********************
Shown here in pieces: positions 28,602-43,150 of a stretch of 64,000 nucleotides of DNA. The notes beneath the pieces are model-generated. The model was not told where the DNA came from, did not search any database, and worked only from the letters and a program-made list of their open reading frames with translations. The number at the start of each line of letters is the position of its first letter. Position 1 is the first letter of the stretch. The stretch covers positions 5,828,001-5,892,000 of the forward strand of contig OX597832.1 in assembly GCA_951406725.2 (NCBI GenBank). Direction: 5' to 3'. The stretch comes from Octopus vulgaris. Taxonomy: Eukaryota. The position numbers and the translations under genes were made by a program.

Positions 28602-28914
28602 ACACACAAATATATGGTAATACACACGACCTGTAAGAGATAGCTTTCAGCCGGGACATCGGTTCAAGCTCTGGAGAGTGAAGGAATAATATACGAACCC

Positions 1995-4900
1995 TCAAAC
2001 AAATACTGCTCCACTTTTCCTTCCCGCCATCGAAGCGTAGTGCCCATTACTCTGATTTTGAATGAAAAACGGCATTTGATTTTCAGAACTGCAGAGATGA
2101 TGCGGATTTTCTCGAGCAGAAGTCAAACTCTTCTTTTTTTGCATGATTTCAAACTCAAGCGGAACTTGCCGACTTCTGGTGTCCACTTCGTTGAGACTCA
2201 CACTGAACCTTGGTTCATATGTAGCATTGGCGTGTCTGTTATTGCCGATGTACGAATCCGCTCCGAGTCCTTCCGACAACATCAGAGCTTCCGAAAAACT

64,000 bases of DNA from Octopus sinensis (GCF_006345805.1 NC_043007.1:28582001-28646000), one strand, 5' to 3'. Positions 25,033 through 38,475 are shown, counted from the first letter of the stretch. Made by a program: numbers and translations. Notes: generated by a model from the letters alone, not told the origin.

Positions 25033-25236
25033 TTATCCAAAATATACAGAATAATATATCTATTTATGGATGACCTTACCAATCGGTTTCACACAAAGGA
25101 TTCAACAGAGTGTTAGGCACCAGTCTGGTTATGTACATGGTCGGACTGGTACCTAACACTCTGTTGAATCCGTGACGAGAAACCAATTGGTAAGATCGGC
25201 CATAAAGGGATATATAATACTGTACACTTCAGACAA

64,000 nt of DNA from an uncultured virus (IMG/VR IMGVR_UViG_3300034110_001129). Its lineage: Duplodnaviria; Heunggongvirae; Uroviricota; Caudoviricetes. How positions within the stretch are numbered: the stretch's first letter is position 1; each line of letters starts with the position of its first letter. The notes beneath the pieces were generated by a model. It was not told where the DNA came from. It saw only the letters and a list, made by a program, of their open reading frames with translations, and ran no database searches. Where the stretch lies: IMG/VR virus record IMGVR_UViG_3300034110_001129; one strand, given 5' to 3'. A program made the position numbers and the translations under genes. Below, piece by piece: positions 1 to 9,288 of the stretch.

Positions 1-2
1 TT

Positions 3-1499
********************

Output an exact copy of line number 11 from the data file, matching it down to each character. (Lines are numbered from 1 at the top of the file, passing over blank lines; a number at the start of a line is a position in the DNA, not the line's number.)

25033 TTATCCAAAATATACAGAATAATATATCTATTTATGGATGACCTTACCAATCGGTTTCACACAAAGGA